“Stability 2008” the exercise that (if you believe Russian sources) signals Russia’s return to preeminence as a global military power, continues.  Over the past weekend we witnessed a number of Russian ICBM and SLBM tests in conjunction with “Stability 2008.”  Some of the video reporting for these launches is provided below (h/t Russian Navy Blog):

CV Operations and SLBM launch observed by Pres. Medvedev:

Note the flight-deck tempo and “clean wing” launches of the Frogfoot and Flanker…and do a little comparison and contrast.  That said, the real object of the exercise was a launch of the SS-N-23 Sineva (earlier launch video here at the 0:06 sec point).  Probably worth noting that while the solid-fueled Bulava is still having developmental problems, the SS-N-23, has experienced a greater degree of success as it is based on the SS-N-18 and uses storable liquid fuels.  Solid fuels, of course, are more stable and amenable to longer-term storage and handling, especially in a mobile scenario (be it land- or sea-based), hence the desire to develop a solid-fueled SLBM.  With an advertised range of 6500km and Russian sources over the weekend noting a range in excess of 11,500km, we think there is a certain Potemkin-esque air to these claims…

Strategic Aviation ops:

Pretty standard “B-roll” material, but you have to admire and respect all those counter-rotating props in the tail-end footage. Almost enough to make a Hornet pilot wince, eh?

5 Comments

  1. Russia can never be taken seriously as a naval power until they do something about those outrageous caps for senior officers. They look like upholstered garbage-can lids.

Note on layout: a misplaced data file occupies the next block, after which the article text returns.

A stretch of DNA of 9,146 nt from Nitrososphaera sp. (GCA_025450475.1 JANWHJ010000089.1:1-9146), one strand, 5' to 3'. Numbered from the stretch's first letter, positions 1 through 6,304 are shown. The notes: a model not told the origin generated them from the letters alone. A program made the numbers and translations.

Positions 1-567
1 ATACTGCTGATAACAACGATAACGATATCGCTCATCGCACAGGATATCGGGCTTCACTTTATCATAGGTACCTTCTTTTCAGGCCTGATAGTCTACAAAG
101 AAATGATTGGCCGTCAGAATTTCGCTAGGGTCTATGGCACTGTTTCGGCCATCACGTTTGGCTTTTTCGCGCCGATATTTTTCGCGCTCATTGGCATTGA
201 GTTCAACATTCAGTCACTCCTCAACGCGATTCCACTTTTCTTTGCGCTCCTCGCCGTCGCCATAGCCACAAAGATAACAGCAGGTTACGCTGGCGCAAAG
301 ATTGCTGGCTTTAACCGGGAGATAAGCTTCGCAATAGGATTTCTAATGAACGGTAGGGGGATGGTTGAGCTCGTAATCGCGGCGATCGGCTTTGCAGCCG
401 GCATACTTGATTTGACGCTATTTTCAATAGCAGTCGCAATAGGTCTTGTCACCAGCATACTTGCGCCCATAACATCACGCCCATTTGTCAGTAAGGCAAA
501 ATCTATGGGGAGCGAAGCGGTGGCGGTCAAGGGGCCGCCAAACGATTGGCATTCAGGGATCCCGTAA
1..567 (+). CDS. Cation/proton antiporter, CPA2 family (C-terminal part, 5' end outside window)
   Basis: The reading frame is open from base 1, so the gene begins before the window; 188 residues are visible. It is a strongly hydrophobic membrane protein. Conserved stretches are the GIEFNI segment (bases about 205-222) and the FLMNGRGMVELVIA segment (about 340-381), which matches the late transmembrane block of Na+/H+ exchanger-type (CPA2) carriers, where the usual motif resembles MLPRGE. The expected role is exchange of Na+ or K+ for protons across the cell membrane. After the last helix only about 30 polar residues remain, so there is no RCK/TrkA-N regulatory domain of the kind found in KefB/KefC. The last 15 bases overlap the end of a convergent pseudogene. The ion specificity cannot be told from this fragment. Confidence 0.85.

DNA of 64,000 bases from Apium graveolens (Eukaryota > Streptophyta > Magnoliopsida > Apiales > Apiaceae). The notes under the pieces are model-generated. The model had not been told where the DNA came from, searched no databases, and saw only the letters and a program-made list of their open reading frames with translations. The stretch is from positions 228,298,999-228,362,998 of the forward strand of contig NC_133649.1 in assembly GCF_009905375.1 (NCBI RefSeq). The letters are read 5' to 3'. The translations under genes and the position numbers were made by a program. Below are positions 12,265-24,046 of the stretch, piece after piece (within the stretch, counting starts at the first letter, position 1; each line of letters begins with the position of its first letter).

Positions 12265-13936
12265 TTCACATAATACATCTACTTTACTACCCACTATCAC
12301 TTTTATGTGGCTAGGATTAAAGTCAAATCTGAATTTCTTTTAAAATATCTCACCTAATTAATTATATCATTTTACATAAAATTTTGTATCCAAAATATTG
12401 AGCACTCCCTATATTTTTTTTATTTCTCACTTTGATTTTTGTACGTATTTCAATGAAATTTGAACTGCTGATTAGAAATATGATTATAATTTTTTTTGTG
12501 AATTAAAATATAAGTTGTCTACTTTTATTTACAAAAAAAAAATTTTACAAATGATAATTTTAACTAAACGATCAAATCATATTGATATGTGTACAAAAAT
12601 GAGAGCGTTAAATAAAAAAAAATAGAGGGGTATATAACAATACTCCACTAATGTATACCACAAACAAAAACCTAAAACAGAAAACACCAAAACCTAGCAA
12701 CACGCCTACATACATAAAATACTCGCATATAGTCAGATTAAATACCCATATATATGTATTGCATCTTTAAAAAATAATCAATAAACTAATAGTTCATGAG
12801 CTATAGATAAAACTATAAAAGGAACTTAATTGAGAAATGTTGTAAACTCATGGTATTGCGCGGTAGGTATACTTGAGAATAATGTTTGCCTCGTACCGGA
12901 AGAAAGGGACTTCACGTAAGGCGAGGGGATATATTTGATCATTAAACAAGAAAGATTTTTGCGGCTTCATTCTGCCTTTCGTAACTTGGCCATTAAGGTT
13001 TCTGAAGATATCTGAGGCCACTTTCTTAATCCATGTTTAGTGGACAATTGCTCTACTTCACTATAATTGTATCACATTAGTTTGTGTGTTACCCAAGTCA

2. claudio

    the Russian newscasts till throw me for a loop, almost 27 years later. All I can remember from “eastern block” tvs is the standard dour sourpuss commentator telling the viewers how well the 5 year plan was going. Perfect analogy of the Russian comedians description of communist tv. 2 channels, 1 with propaganda, second one with a KGB officer telling you to switch to the other channel.

    My four year old cannot comprehend that I didn’t watch the same shows she does, or that my wife did as a kid, and what a black and white tv is and that I didn’t see a color TV till I was 12 after I arrived in the states. Guess this can be called progress.

    claudio

  3. Steeljawscribe

    Our kids were the same way – I too didn’t see our first color tv while growing up until I was about 11 or 12. But then, most of the TV programs were still b&w anyway. Summertime was time for a big box of paperbacks to work through when we weren’t out exploring the area (solo) on our bike…
    As for the 2 channels, some (*cough*Skippy-san*cough*) would assert they merely moved from Soviet tv to AFRTS….
    – SJS

  4. claudio

    Although I grew up in a different time and a different place, I wouldn’t trust my daughter to do the stuff I did. At 10, we’d take the bus by ourselves downtown bucharest and catch a movie and sweets with the “bribe” from Grandma for attending church. As long as we were back by nightfall, she didn’t care where we were as long as we washed before going to sleep.

    In Jax we had a little girl kidnapped from her driveway several years ago. Actually Ponte Vedra. crazy world we’re living in, no matter how “advanced”

    Although we lived in a very nice neighborhood, I wouldn’t let my kid play in the driveway by herself. Thus, moved. bought 3 and a half acres in a horse neighborhood, fenced it in, gated it, multiple cameras (IR) and lots of other fun stuff, and she can play to her hearts content, barefoot, around the pond, digging holes, whatever, the same stuff I did as a kid, at least a little of it.

    Trees to explore, teaching her tracks for deer, fox, rabbit, etc birds everywhere. Not quite the same experience, but as much as I can provide.

  5. Byron

    Biggest thing I noticed (besides the obvious) is the prominence of the Red Star. Think I’ll do the smart thing and take these guys seriously. They might be taking small steps towards getting back to where they were, and I know they’re not much of a threat now. Ten years from now? As much of their GDP as is reported being sunk into the Navy? Yeah, definetely something to keep a close eye on.

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